Motorola Mobility, Inc. v. Microsoft Corporation

Filing 89

REPLY in Support of 62 Defendant's MOTION to Change Venue Defendant's Motion to Transfer This Action to the Western District of Washington and Accompanying Memorandum of Law Reply in Support of Microsoft's Motion to Transfer This Action to the Western District of Washington filed by Microsoft Corporation. (Attachments: # 1 Exhibit A)(Miner, Curtis) Modified text on 6/15/2011 (asl).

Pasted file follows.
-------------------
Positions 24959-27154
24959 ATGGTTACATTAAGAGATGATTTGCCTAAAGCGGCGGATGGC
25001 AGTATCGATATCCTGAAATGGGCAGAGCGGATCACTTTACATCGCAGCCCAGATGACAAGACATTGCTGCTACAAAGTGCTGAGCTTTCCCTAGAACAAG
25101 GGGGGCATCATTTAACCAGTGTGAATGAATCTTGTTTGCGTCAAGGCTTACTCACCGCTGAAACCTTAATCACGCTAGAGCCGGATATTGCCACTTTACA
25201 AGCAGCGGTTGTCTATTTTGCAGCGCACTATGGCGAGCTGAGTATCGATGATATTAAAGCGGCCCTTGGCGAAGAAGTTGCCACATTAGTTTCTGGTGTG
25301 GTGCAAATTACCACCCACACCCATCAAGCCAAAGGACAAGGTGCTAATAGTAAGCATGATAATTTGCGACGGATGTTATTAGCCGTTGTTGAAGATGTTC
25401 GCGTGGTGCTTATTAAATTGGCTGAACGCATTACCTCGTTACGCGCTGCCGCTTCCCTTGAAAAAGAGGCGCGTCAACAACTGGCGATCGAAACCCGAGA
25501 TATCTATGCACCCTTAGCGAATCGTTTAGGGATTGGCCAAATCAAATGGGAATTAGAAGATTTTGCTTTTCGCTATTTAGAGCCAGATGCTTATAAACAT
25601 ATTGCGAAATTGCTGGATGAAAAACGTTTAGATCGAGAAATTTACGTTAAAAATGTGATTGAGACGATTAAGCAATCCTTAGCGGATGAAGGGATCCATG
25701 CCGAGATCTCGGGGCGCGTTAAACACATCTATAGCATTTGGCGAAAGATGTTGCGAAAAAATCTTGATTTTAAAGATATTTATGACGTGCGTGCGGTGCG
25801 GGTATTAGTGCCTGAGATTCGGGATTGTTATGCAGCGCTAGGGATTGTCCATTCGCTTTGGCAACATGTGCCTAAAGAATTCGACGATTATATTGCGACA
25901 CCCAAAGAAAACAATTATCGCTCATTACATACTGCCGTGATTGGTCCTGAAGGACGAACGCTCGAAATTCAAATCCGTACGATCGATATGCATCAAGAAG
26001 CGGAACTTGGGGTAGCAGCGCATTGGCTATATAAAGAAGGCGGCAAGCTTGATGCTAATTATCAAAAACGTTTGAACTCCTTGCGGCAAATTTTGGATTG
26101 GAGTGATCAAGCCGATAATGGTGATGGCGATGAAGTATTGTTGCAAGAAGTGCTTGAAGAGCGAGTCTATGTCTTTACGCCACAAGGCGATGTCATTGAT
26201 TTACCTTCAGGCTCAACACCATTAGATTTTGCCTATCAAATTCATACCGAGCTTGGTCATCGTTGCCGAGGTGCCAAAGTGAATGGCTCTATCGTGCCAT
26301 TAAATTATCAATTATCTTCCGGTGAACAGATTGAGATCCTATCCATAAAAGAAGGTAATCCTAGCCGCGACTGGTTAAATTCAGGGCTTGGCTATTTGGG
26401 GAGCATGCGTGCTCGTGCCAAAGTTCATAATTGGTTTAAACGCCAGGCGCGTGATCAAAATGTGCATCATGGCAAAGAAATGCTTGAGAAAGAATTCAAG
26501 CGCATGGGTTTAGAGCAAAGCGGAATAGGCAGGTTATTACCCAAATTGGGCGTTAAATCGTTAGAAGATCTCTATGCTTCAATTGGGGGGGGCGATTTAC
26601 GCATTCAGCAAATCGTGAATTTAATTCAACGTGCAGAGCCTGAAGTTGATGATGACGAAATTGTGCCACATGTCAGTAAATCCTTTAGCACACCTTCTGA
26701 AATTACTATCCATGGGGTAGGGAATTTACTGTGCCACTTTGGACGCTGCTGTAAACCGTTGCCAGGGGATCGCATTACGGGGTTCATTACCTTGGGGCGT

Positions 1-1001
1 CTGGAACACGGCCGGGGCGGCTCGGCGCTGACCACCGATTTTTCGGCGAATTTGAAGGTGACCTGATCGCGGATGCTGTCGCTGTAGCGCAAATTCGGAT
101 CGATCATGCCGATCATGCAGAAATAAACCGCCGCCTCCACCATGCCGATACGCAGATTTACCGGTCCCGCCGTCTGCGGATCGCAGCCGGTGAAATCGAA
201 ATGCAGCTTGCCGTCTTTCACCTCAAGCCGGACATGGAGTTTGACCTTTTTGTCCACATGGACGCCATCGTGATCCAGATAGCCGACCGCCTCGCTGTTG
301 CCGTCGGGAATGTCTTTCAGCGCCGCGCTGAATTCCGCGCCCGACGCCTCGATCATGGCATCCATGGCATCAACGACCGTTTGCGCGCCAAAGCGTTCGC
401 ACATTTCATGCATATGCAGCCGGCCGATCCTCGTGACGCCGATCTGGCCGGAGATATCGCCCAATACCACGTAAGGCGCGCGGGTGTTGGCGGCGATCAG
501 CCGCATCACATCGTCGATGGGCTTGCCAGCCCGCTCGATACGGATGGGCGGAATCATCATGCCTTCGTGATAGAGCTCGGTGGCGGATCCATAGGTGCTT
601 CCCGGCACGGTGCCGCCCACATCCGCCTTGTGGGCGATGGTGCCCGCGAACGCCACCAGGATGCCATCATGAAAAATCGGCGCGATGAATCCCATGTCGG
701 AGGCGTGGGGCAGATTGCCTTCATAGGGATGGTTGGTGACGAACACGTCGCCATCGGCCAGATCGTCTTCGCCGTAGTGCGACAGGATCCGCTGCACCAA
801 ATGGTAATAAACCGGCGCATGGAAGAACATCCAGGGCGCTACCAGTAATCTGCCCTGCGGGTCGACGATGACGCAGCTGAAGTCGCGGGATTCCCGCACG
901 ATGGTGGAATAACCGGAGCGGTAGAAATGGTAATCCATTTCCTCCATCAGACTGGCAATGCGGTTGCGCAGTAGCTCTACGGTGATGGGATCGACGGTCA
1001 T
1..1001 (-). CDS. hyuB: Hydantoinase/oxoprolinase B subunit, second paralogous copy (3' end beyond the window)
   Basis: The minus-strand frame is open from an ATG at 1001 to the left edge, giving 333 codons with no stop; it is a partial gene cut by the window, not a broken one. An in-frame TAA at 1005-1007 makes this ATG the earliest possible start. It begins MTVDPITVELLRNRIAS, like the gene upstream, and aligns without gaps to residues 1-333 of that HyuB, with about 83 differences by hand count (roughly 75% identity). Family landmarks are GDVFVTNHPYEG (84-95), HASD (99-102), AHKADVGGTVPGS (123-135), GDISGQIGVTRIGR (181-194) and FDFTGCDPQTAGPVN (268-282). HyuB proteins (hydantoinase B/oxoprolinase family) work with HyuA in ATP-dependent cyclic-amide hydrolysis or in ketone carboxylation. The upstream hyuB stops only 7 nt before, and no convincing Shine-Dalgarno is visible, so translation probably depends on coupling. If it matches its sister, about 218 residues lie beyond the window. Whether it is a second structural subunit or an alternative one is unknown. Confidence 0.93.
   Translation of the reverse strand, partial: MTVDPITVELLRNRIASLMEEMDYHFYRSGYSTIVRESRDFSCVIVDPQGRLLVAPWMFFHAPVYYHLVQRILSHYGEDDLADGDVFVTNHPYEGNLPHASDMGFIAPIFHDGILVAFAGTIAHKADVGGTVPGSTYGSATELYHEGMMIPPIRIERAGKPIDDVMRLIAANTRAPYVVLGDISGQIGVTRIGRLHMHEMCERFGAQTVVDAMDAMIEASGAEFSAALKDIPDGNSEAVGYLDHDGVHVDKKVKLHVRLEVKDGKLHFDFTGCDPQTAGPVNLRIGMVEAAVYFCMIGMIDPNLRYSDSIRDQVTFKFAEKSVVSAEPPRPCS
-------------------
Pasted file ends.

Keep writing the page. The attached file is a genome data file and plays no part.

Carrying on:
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UNITED STATES DISTRICT COURT SOUTHERN DISTRICT OF FLORIDA CASE NO. 1:10-CIV-24063-MORENO MOTOROLA MOBILITY, INC., Plaintiff, vs. MICROSOFT CORPORATION, Defendant. ) ) ) ) ) ) ) ) ) ) ) REPLY IN SUPPORT OF MICROSOFT’S MOTION TO TRANSFER THIS ACTION TO THE WESTERN DISTRICT OF WASHINGTON TABLE OF CONTENTS I. THE CENTER OF GRAVITY OF THIS DISPUTE IS IN THE WESTERN DISTRICT OF WASHINGTON. ........................................................................................1 II. THIS ACTION DOES NOT HAVE ANY MEANINGFUL CONNECTION TO THE SOUTHERN DISTRICT OF FLORIDA. ...................................................................5 CONCLUSION ...............................................................................................................................9 TABLE OF AUTHORITIES Page(s) CASES A.I. Credit Corp. v. Legion Ins. Co., Inc., No. 97 C 7351, 1999 U.S. Dist LEXIS 542 (N.D. Ill. Jan. 14, 1999)........................................3 Angrignon v. KLI, Inc., No. 08-81218-CIV-Cohn/Seltzer, 2009 U.S. Dist. LEXIS 130424 (S.D. Fla. June 12, 2009) ...........................................................................................................3 Charter Commc’ns, Inc. v. McCall, No. 4:05CV332JCH, 2005 WL 2076415 (E.D. Mo. Aug. 26, 2005) ........................................5 Edsall v. CSX Transp., Inc., No. 05-CV-903-WDS, 2006 U.S. Dist. LEXIS 82798 (N.D. Ill. Nov. 14, 2006) .....................3 Essex Crane Rental Corp. v. Kirsch Constr. Co., 486 F. Supp. 529 (S.D.N.Y. Feb. 21, 1980) ..............................................................................3 Fed. Dep. Ins. Co. v. Fedorov, No. 10-20912-Civ, 2011 U.S. Dist. LEXIS 57418 (S.D. Fla. May 26, 2011) ...........................4 Global Innovation Tech. Holdings, LLC v. Acer Am. Corp., 634 F. Supp. 2d 1346 (S.D. Fla. 2009) ......................................................................................8 In re Wyeth, 406 Fed. App’x 475 (Fed. Cir. 2010).....................................................................................2, 3 Int’l Corp. v. Moore Bus. Forms, Inc., No. CIV-85-146E, 1989 WL 158321 (W.D.N.Y. Dec. 26, 1989) .............................................5 Kenwin Shops, Inc. v. Bank of La., 97 Civ. 970 (LMM), 98 Civ. 3703 (LMM), 1999 U.S. Dist. LEXIS 6785 (S.D.N.Y. May 10, 1999) ...........................................................................................................5 Mason v. Smithkline Beecham Clinical Labs., 146 F. Supp. 2d 1355 (S.D. Fla. 2001) ......................................................................................7 NBA Props., Inc. v. Salvino, Inc., No. 99 Civ. 11799 AGS, 2000 WL 323257 (S.D.N.Y. Mar. 27, 2000) ................................4, 5 Peteet v. Dow Chem. Co., 868 F.2d 1428 (5th Cir. 1989) ...............................................................................................2, 3 Poncy v. Johnson & Johnson, 414 F. Supp. 551 (S.D. Fla. 1976) .............................................................................................4 ii Trace-Wilco, Inc. v Symantec Corp., No. 08-80877, 2009 WL 455432 (S.D. Fla. Feb. 23, 2009) ......................................................1 STATUTES 28 U.S.C. § 1404 ......................................................................................................................1, 2, 9 28 U.S.C. § 1407 ..............................................................................................................................8 OTHER AUTHORITIES Fed. R. Civ. Pro. 1............................................................................................................................8 iii Motorola has offered no persuasive reason why this case should not be transferred to the Western District of Washington. Nor does Motorola make any attempt to deny that this lawsuit is anything more than one arm of its overall countersuit against Microsoft. There are already four cases pending between the parties in the Western District of Washington, which is the undeniable center of gravity of the parties’ dispute. Motorola simply ignores the case law that strongly favors the resolution of litigation in the forum in which Microsoft’s alleged infringement took place, which is undeniably the District of Washington. Furthermore, Motorola is not able to point to any overriding local interest in this dispute. Its few alleged connections to Florida pale in comparison to the substantial ties of this particular case and the parties’ overall dispute to Washington. By Motorola’s own admission, five of its seven patents-in-suit have no connection to Florida whatsoever. Accordingly, pursuant to 28 U.S.C. § 1404, and for purposes of efficiency and ease of resolution, Microsoft respectfully requests this Court to transfer this case to Washington. I. THE CENTER OF GRAVITY OF THE PARTIES’ DISPUTE IS IN THE WESTERN DISTRICT OF WASHINGTON. Motorola does not dispute the strength or breadth of the case law that Microsoft cited in its opening brief repeatedly stating the general principle that, in patent infringement cases, “the preferred forum is that which is the center of gravity of the accused activity.” Trace-Wilco, Inc. v Symantec Corp., No. 08-80877, 2009 WL 455432, at *2 (S.D. Fla. Feb. 23, 2009) (emphasis added). See also D.E. 62 (“Mot.”). at 8-11. At the core of this case, Motorola asserts that 17 Microsoft products infringe on Motorola’s patents. All of those products were developed in Washington, and the majority of witnesses reside there. Kaefer Decl. [Doc. 62-1] at ¶¶ 6-12. These simple facts alone – which Motorola completely ignores – are reason enough to transfer this case. Furthermore, as explained in Microsoft’s opening brief, four patent-related cases between Microsoft and Motorola are already pending in the Western District of Washington. Mot. at 1-5. Two were originally brought in the Western District of Washington (WDWA-1577 and WDWA1823), while two others were transferred there by the Western District of Wisconsin (WDWA343 and WDWA-595). Id. In transferring the cases, the Western District of Wisconsin recognized the appropriateness of Washington as a forum for Motorola’s patent infringement claims against Microsoft: [D]efendant’s [Microsoft’s] principal place of business is in the W.D. of Washington and at least one of the accused products (Windows 7) was designed there. Microsoft’s employees responsible for the development and sale of Windows 7 work in that district. WDWA-343 Transfer Order, attached to Attorney Decl. [D.E. 62-12] as Ex. 7, p. 3. Microsoft’s principal place of business is in the Western District of Washington and all witnesses and documents relevant to this claim are stored there. . . . [A] fair amount of weight should be given to the fact that Microsoft’s headquarters, witnesses and documentation are in Washington. WDWA-595 Transfer Order, attached to Attorney Decl. [D.E. 62-13] at Ex. 8, p. 5, 6. Once both of the Wisconsin cases had been transferred to Washington, which ensured that most of the parties’ patent-related disputes could be resolved in one federal judicial forum, there were compelling reasons to seek transfer of this case to Washington as well. Motorola’s assertions of an alleged “delay” overlook the fact that the second of the two Wisconsin cases was transferred on April 1, 2011 [D.E. 41 in 3:10-cv-00826-bbc], that the parties exchanged contention interrogatories on April 15, 2011 (which illustrated a lack of connections between this case and Florida), and that Microsoft’s transfer motion in this action was filed soon thereafter.1 1 Motorola cites Peteet v. Dow Chem. Co., 868 F.2d 1428, 1436 (5th Cir. 1989) and In re Wyeth, 406 Fed. App’x 475, 477 (Fed. Cir. 2010) as supporting its claim that parties seeking a change of venue must act with “reasonable promptness,” see Opp. at 9, but these cases do not support Motorola’s contentions. In Peteet, the court explained that transfer would be “yet another delay 2 Moreover, § 1404 does not impose any time limit on filing a motion to transfer and indeed, courts have recognized that “[a] delay in making a motion for transfer is not generally a sufficient ground for denying the motion . . .” Angrignon v. KLI, Inc., No. 08-81218-CIVCohn/Seltzer, 2009 U.S. Dist. LEXIS 130424, at *6 (S.D. Fla. June 12, 2009) (citing 32A Am. Jur. 2d Federal Courts § 1298) (granting motion to transfer irrespective of delay in filing); Edsall v. CSX Transp., Inc., No. 05-CV-903-WDS, 2006 U.S. Dist. LEXIS 82798 (N.D. Ill. Nov. 14, 2006) (even though “plaintiff’s case might be minimally delayed because of this transfer, this factor is outweighed because the sources of proof and the site of plaintiff’s alleged injury are located in [the transferee forum]. . . .[A] mere passage of time or delay is not alone sufficient to deny a motion to transfer.’”) (internal citation omitted).2 The bottom line is that this case in this protracted litigation,” as the case had been pending for eighteen months since being remanded back to the trial court from a consolidated proceeding. 868 F.2d at 1436. Likewise, in Wyeth, the case had been pending for seventeen months, causing the court to explain that “[w]ithout reasonable promptness on the part of the movant, a case proceeds, requiring the court to expend time and effort that might become wasted upon transfer.” 406 Fed. App’x 475 at 47677. Motorola concedes that this case has been pending for only a little over six months (Opp. at 9), and this Court has not been requested to issue any rulings or orders other than the protective order and scheduling-related orders. 2 For this reason, courts have granted motions that were filed much later in the proceedings than Microsoft’s motion. See, e.g., A.I. Credit Corp. v. Legion Ins. Co., Inc., No. 97 C 7351, 1999 U.S. Dist LEXIS 542 (N.D. Ill. Jan. 14, 1999) (granting defendants’ motion to transfer that was filed approximately 7.5 months after the initial complaint was filed: “[T]he court does not find that this delay should bar a transfer . . . [T]here is no evidence that the [ ] [d]efendants had engaged in significant pretrial activity prior to filing the instant motion . . . The court finds that this delay in filing the motion to transfer should not bar the transfer of a case, like this one, where the interests of justice strongly militate in favor of transfer.”); Essex Crane Rental Corp. v. Kirsch Constr. Co., 486 F. Supp. 529, 535 (S.D.N.Y. Feb. 21, 1980) (granting defendant’s motion to transfer filed nearly two years after the action was filed: “[P]laintiff’s opposition based upon the timing of the instant application [to transfer] reduces to but one of many considerations . . . . [I]t is clear that there is no per se rule prohibiting a change of venue merely because a motion to transfer is filed some time after suit is commenced and some progress is made on the pre-trial phase of discovery”). 3 belongs in Washington, along with all of the other pending cases between Motorola and Microsoft. Motorola’s assertion that it would be “prejudiced” if this case is transferred due to ongoing discovery is overstated. Motorola has cited no reason why, if the case is transferred, the discovery that has been completed to-date cannot be fully utilized in the Western District of Washington. See Poncy v. Johnson & Johnson, 414 F. Supp. 551, 557 (S.D. Fla. 1976) (granting the allegedly “untimely” motion to transfer and noting that “all discovery conducted by the parties to date can be fully utilized in the transferee court.”). Further, Motorola’s assertions that Microsoft has “embraced” this forum or somehow waived its transfer arguments by filing counterclaims are irrelevant. Opp. at 1. Indeed, these arguments are nothing more than an attempt to divert focus away from the dearth of Florida connections to Motorola’s own claims. The only authority Motorola identifies supporting its position is a secondary source relegated to a footnote. Opp. at 12, n.8. The Western District of Wisconsin rejected the same argument made by Motorola in opposing transfer of what is now the WDWA-595 case. The Court explained that “[a]t most, defendant’s choice of asserting counterclaims is a concession that it would be more efficient to have one lawsuit in an inconvenient forum than two lawsuits, one in a convenient forum and one in a non-convenient forum.” D.E. 41 in 3:10-cv-00826-bbc at 9 (Atty. Decl. [D.E. 62-5] at ¶ 9, Ex. 8).3 Moreover, as numerous courts have explained, “the focus of the Court’s inquiry in deciding a motion to transfer under § 1404(a) is on the action as filed and not on the counterclaims interposed by the party seeking transfer.” NBA Props., Inc. v. Salvino, Inc., No. 3 Indeed, this Court has considered – and granted – motions to transfer when the defendant has filed counterclaims. See, e.g., Fed. Dep. Ins. Co. v. Fedorov, No. 10-20912-Civ, 2011 U.S. Dist. LEXIS 57418, at *7 (S.D. Fla. May 26, 2011) (granting motion to transfer where defendant filed counterclaims). 4 99 Civ. 11799 AGS, 2000 WL 323257, at *5 n.2 (S.D.N.Y. Mar. 27, 2000).4 There is no question that, when focusing on the action as filed, the locus of the dispute is in Washington. Id. Motorola’s contention that Microsoft could have filed its counterclaims in Washington not only underscores Washington’s strong connection to this case, but doing so would have generated yet additional piecemeal litigation between the parties. Granting the motion to transfer and consolidating all of the parties’ pending District Court cases into one judicial forum in Washington would further the efficient resolution of the litigation. II. THIS ACTION DOES NOT HAVE ANY MEANINGFUL CONNECTION TO THE SOUTHERN DISTRICT OF FLORIDA. In the face of Microsoft’s motion, Motorola attempts to rely on a limited number of historical business activities that purportedly occurred within this District. Motorola’s brief, however, does not even come close to showing the requisite substantial connection between this case and the Southern District of Florida. ● Only 2 of the 14 patents at issue were purportedly invented in Florida: Only two of Motorola’s seven patents were allegedly invented by inventors who resided in Florida. Opp. at 2, 3-4. Motorola does not contend that its other five patents have any connection whatsoever to this District. There is no dispute that all of Microsoft’s seven patents at issue were invented in Washington. 4 See also Charter Commc’ns, Inc. v. McCall, No. 4:05CV332JCH, 2005 WL 2076415, at *1 (E.D. Mo. Aug. 26, 2005) (finding a witness’s testimony “irrelevant for purposes of the Court’s venue analysis, as it goes solely to Defendant’s counterclaim”); Kenwin Shops, Inc. v. Bank of La., 97 Civ. 970 (LMM), 98 Civ. 3703 (LMM), 1999 U.S. Dist. LEXIS 6785, at *8 (S.D.N.Y. May 10, 1999) (“Since § 1404(a) directs the Court’s attention to the situation which existed when suit was instituted, the existence of a subsequently filed counterclaim can have no bearing on the power of the Court to transfer the action.”) (quoting Medtronic, Inc. v. Am. Optical Corp., 337 F. Supp. 490, 494 (D. Minn. 1971)); Int’l Corp. v. Moore Bus. Forms, Inc., No. CIV-85146E, 1989 WL 158321, at *3 (W.D.N.Y. Dec. 26, 1989) (Section 1404(a) “does not apply to third-party claims, counterclaims or cross-claims. Rather, it is concerned with the institution of the original action and not with third-party actions.”). 5 ● All of Microsoft’s 17 accused products were developed in Washington: In its complaint, Motorola identifies seventeen Microsoft products as infringing products. All of these products were developed in Washington. See Compl. [Doc. 1] at ¶ ¶ 15, 22, 29, 36, 43, 50, 57; Kaefer Decl. [Doc. 62-1] at ¶¶ 5-10. ● Only 1 of Motorola’s 27 accused products were allegedly developed in Florida: Motorola asserts that only one accused product – the i1 IDEN phone – was developed in this District. Opp. at 2, 5. Putting aside the fact that the i1 IDEN phone is only placed at issue through Microsoft’s counterclaims – which are not to be considered – there are 27 different accused products at issue in this case, and none of the other 26 products are alleged to have any connection to Florida. Moreover, Motorola has failed to provide any evidence that any employees, documents, or activities related to the i1 IDEN product are currently located in Florida. Remarkably, all of Motorola’s contentions about the i1 IDEN product are in the past tense. See Opp. at 5 (noting that development of the product ended June 2010, that employees working on the product “were” located in Plantation); Conroy Decl. [Doc. 74-3] at ¶¶ 4, 7-10 (same). The fact that historically, employees related to this one product were located in Florida does not establish a current connection to the District and does not outweigh the numerous significant connections to Washington. ● Only 11 out of at least 36 non-party witnesses reside in Florida: Motorola identified eleven non-party individuals who allegedly reside in this District. Opp. at 2, 4. However, Motorola utterly failed in their Opposition to provide any evidence in connection with these individuals that would support their arguments against transfer. Indeed, many of these individuals appear to be outside lawyers who have worked for Motorola at one time or another, and it is far from obvious why Motorola would call them as witnesses at trial. Indeed, Motorola 6 did not identify three of these lawyers until one business day before it filed its opposition brief and nearly two weeks after Microsoft filed this Motion. The belated disclosure, coupled with Motorola’s failure to describe why Motorola has a need to call them to testify at trial, see Opp. at 4 (identifying patent prosecuting attorneys Gregg Rasor, Pablo Meles, and Philip Macnak), is a telling admission about the lack of importance of these witnesses. Nor has Motorola asserted that these witnesses would need to be compelled to testify by subpoena. See, e.g., Mason v. Smithkline Beecham Clinical Labs., 146 F. Supp. 2d 1355, 1361 (S.D. Fla. 2001) (location of witnesses and availability of compulsory process irrelevant where there is no showing “that the witnesses would be unwilling to testify and that compulsory process would be necessary”). In any event, the fact that some non-party witnesses might be located in Florida does not overcome the fact that all of the developers of the allegedly infringing products are located in Washington. This is precisely why the Western District of Wisconsin transferred two other cases between the parties to Washington.5 Indeed, in light of these facts, Motorola did not itself conclude that all of the relevant public and private interest factors support litigating the case here. Rather, Motorola argues that the convenience of the parties and witnesses, the location of sources of proof, and this District’s local interest are “neutral” factors. Opp. at 15, nn. 11, 16. That is hardly a compelling reason for Motorola to pursue scattershot litigation across the country and exhaust the resources of multiple federal judicial districts. 5 Motorola’s reliance on this Court’s decision in Motorola Mobility, Inc. v. Apple, No. 10-23580Civ-UU (S.D. Fl. May 24, 2011), which denied Apple’s motion to transfer an action to Wisconsin, is misplaced. Opp. at 17; (see also Exhibit A). There, the Court characterized Motorola’s connection to the Southern District of Florida as “weak,” but because Apple did not have any apparent connection to the Western District of Wisconsin, the Court ultimately denied Apple’s motion to transfer. Exhibit A, at 7 (“A weak connection presumably is better than no connection at all.”) Here, there is no dispute that this case has numerous strong connections to the Western District of Washington. 7 With respect to Motorola’s unfounded suggestion that perhaps the District of Washington is unable to manage its additional claims, Opp. at 17, this Court has recognized that “trial efficiency and the interests of justice especially favor consolidated litigation in patent cases.” Global Innovation Tech. Holdings, LLC v. Acer Am. Corp., 634 F. Supp. 2d 1346 (S.D. Fla. 2009). Furthermore, consolidation and coordination of large complex litigation is commonplace in the federal courts, both through the Judicial Panel on Multidistrict Litigation, 28 U.S.C. § 1407, and other court-specific practices. And Motorola has no answer to the fact that one of the primary products under attack both here and in Washington is Windows 7. Compl. [Doc. 1] at ¶ 15; D.E. 1 in 2:2011-cv-00343-jlr [D.E. 6-25 at Ex. 5] at ¶¶ 6, 14, 21, 28. Many of the witnesses, including the marketing, advertising, sales, product management, and finance personnel who work on the Windows 7 product, are likely to be the same. There is no overriding public interest that should require this Court to adjudicate satellite litigation here, especially when the resources required to adjudicate this case could be streamlined with the cases already pending in Washington. In short, Motorola’s Opposition acknowledges that it does not have a sincere belief that the Southern District of Florida has a substantial connection to Motorola’s disputes with Microsoft. Instead, Motorola engaged in shotgun filings in an attempt to purposely and unnecessarily increase the cost and complexity of litigation and game the system for its own strategic advantage. As these cases have been, one by one, transferred to Washington, there now exists a very real prospect for one Court to efficiently and effectively manage the litigation, in a forum where there is a substantial nexus to the dispute, to achieve the overriding interest of the “just, speedy, and inexpensive determination” of the actions. Fed. R. Civ. Pro. 1. A transfer of 8 this last remaining, rogue action to Washington would clearly provide the best and most efficient opportunity to achieve this overriding goal. CONCLUSION Given the fact that four related cases are already pending in Washington, the center of gravity of this dispute is in Washington, and this District does not have any overriding local interest in exhausting judicial resources to resolve this dispute, Microsoft respectfully requests this Court to transfer this action to the Western District of Washington pursuant to 28 U.S.C. § 1404. Dated: June 14, 2011 Respectfully submitted, COLSON HICKS EIDSON Roberto Martinez Curtis B. Miner 255 Alhambra Circle, Penthouse Coral Gables, Florida 33134 Tel. (305) 476-7400 Fax. (305) 476-7444 By: /s/ Curtis B. Miner Curtis B. Miner (Fla. Bar No. 885681) E-mail: curt@colson.com David T. Pritikin Richard A. Cederoth Douglas I. Lewis John W. McBride SIDLEY AUSTIN LLP One South Dearborn Chicago, IL 60603 Tel. (312) 853-7000 Brian R. Nester Kevin C. Wheeler SIDLEY AUSTIN LLP 1501 K Street, NW Washington, D.C. 20005 Tel. (202) 736-8000 9 CERTIFICATE OF SERVICE I HEREBY CERTIFY that on the 14th day of June, 2011, I electronically filed the foregoing document with the Clerk of the Court, using the CM/ECF system, which will automatically send email notification of such filing to all counsel who have entered an appearance in this action. /s/ Curtis B. Miner COLSON HICKS EIDSON Roberto Martinez Curtis B. Miner 255 Alhambra Circle, Penthouse Coral Gables, Florida 33134 Tel. (305) 476-7400 Fax. (305) 476-7444 10